Car Loans And Credit Score: How to Help Build One for the Betterment of the Other

Car loans

Before you apply for any car loans, you should know your credit score. Credit is a highly important aspect in figuring out what kind of car you can afford.

The majority of lenders tend to look at your FICO credit score to find your eligibility. This score is based on five factors.

1. 35% Payment history
2. 30% Amounts owed
3. 15% Length of credit history
4.10% Credit mix
5.10% New Credit

The FICO score can vary anywhere between 300 to 850. Lenders have specific requirements for any potential car buyer including a particular credit score, income, and residency requirements.

You can boost your credit score in a variety of ways, but it does take some time, especially if your credit isn’t the best. Wondering how to raise your score? Here are four primary methods to do so.

How to Easily Boost your Credit Score for Car Loans and Other Important Purchases

Keep up with your reports and credit score. Knowing what your score is and checking it frequently is essential. You’re able to obtain a free copy of your credit report every year from each of the credit bureaus: Equifax, Experian, and TransUnion. It’s crucial you make sure everything is correct. If there’s any inaccuracies or negative marks you don’t understand, ask and possibly dispute them.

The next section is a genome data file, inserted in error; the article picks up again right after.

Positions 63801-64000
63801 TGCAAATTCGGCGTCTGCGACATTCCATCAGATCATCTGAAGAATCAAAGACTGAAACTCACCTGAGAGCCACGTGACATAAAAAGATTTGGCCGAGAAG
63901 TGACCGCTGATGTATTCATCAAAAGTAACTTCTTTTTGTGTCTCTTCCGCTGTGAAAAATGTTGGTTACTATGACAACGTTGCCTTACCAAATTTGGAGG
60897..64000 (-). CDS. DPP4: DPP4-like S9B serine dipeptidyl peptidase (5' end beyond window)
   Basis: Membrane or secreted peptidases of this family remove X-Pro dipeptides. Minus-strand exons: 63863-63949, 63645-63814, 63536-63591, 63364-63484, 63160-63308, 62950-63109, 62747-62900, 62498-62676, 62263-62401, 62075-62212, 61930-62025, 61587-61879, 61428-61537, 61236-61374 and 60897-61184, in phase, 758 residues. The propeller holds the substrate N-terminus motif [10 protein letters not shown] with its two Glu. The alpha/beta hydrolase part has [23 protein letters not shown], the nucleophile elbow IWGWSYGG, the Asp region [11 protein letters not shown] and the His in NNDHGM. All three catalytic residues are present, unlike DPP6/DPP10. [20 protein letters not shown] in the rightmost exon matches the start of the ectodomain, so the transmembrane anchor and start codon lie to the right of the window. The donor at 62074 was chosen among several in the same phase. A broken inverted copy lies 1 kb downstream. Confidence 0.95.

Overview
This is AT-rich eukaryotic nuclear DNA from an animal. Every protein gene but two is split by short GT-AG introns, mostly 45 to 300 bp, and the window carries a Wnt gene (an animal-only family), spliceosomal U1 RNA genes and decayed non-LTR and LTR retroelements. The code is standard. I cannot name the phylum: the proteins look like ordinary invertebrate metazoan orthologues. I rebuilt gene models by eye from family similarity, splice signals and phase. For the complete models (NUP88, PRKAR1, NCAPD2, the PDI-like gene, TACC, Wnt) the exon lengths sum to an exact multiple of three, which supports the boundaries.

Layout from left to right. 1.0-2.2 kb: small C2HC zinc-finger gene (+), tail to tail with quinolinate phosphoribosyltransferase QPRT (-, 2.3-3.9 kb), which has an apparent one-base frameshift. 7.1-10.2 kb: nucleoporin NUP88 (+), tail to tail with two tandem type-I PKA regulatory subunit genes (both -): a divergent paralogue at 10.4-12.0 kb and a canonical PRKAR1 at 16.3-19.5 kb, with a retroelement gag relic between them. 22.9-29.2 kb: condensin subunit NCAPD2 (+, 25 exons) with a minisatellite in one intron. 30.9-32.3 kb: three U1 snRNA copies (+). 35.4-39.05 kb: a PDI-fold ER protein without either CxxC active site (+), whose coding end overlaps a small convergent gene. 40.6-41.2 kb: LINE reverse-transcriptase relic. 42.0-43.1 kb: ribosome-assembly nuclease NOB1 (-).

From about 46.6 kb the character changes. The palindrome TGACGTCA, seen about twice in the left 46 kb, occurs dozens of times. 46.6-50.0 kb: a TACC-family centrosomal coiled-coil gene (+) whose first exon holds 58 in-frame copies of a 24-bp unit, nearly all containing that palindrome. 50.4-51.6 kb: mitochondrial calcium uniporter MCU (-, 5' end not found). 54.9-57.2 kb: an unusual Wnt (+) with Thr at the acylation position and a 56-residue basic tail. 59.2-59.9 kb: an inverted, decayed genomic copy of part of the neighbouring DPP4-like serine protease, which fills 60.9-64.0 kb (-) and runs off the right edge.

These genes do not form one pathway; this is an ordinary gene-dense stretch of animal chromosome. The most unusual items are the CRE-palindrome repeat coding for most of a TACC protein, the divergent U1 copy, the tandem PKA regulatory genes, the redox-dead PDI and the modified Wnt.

Pay your bills on time. This step is perhaps the most important thing you can do to keep up and boost your credit score. Payment history is the single most substantial determining factor for credit scores.

Lessening the amount you owe. Another method to boost your credit score is decreasing your credit utilization ratio. In other words, your credit limits in comparison to the amounts you’re using. High credit card balances impact your credit score negatively. However, if you pay them off, it could help improve it relatively quickly. Make sure you’re paying as much as you can on your credit card monthly. In an ideal situation, your credit utilization ratio should be lower than 30 percent.

Take out other kinds of credit. It might seem counterintuitive at first, but taking out multiple lines of credit can improve your credit score as time goes on. That’s not to say you need to apply for various credit cards at once. Asking for too many in a short amount of time can actually lower your score from the barrage of hard inquiries and can even be a red flag for individual lenders.

The main thought to take away is the importance of using credit responsibly to build your score. If you don’t have a credit card, it would be helpful to get one before applying for a car loan.

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